The incredibly hard-working team at the Electoral Commission are far too polite to say, “We told you so,” but that would be a pretty easy way to sum up most of what is in this report. Practically every concern about the introduction of photo ID that was raised during the passage of the Elections Bill has been borne out in the by-elections and local elections that have taken place since it became law.
The Government say that they want to increase democratic participation and not suppress turnout among minority and disadvantaged communities, but the evidence suggests that that is exactly what is happening—fewer votes from sections of society that it just so happens are less likely to vote Tory. What steps will the Government take in advance of the general election to remove barriers to voting established by the Elections Act 2022? Will they expand the list of acceptable ID? Will they make sure that, as the Father of the House suggests, people can vote on polling day through attestation? Will they make sure that the Electoral Commission and local authorities are properly resourced to fulfil their functions? They already have to deal with boundary changes and polling district redraws, and now they have to deal with the Elections Act. Will the Government look to Scotland as well, where with votes for 16 and 17-year-olds, refugees and EU citizens, we are seeking to expand, not restrict, the franchise?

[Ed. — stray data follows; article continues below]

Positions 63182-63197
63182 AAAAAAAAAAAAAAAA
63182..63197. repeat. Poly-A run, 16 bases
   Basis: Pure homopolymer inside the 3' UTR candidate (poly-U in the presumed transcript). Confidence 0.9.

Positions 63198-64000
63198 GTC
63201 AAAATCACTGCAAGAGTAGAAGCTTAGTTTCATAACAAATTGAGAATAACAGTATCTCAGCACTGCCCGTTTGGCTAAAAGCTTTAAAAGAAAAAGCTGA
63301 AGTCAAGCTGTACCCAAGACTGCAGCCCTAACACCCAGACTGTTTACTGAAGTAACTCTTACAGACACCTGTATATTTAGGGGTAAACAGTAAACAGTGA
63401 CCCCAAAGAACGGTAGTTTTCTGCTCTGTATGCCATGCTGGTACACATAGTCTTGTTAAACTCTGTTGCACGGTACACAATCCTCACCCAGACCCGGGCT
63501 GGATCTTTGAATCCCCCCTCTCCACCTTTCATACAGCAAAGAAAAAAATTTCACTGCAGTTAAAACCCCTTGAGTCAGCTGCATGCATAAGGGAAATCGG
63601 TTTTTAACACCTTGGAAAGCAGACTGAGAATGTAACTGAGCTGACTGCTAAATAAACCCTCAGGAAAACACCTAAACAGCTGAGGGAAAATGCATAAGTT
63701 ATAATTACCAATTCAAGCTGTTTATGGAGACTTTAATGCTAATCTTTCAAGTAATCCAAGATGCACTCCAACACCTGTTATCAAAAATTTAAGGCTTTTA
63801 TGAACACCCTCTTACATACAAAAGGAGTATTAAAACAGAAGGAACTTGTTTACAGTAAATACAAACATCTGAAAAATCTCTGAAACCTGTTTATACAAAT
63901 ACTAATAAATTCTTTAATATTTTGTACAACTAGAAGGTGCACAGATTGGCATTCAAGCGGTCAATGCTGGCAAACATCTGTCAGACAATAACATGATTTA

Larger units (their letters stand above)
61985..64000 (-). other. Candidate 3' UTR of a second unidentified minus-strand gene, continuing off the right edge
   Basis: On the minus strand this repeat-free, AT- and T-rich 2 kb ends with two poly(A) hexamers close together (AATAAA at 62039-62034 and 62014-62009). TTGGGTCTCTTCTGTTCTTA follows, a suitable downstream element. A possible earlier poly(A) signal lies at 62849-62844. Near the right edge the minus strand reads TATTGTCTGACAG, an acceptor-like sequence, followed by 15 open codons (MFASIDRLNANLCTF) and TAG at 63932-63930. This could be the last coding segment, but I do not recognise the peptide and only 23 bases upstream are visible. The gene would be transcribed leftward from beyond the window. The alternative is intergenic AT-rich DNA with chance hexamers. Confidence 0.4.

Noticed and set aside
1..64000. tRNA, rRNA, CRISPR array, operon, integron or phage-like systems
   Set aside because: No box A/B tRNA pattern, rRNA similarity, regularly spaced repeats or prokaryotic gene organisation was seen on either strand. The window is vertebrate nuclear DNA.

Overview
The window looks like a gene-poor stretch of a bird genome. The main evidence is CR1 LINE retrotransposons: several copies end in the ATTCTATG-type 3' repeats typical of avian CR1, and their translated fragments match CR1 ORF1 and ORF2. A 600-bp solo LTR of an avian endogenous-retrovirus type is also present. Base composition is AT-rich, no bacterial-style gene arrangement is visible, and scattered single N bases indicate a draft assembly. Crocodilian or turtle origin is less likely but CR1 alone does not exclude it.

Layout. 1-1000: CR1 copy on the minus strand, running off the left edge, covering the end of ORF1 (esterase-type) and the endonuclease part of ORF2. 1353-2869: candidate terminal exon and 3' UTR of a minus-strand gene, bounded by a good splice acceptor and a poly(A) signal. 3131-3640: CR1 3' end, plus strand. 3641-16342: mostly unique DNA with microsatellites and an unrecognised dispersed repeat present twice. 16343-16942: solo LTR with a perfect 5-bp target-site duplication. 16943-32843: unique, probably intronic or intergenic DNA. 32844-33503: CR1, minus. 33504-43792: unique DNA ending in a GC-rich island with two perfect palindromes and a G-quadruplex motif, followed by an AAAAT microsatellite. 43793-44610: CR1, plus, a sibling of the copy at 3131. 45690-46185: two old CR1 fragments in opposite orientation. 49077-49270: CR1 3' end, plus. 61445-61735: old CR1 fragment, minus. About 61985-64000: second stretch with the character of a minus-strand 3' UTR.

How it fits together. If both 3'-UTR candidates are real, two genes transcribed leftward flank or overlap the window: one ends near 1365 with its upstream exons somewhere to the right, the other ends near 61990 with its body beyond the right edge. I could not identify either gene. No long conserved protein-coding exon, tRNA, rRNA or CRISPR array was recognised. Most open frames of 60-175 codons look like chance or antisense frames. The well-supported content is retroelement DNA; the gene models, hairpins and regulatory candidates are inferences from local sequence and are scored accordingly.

I am not sure that the hon. Gentleman listened to the response that I have given multiple times, but I am happy to repeat it, in case he was reading his brief at the time. We are working with the Electoral Commission on all the recommendations it has made. It made several recommendations, and we are looking closely at them. I hope that we all share the same objective of making sure that this change is rolled out successfully.
If the hon. Gentleman does not like our proposals— I am sure he does not, because he wants to break up the United Kingdom—could he explain why they are working so well in Northern Ireland? The incredibly hard-working people, as he puts it, from the Electoral Commission have observed there:
“Since the introduction of photo ID in Northern Ireland there have been no reported cases of personation. Voters’ confidence that elections are well-run in Northern Ireland is consistently higher than in Great Britain, and there are virtually no allegations of electoral fraud at polling stations.”
Why is it perfectly acceptable for us to listen to the Electoral Commission in Northern Ireland, England and Wales but not in Scotland?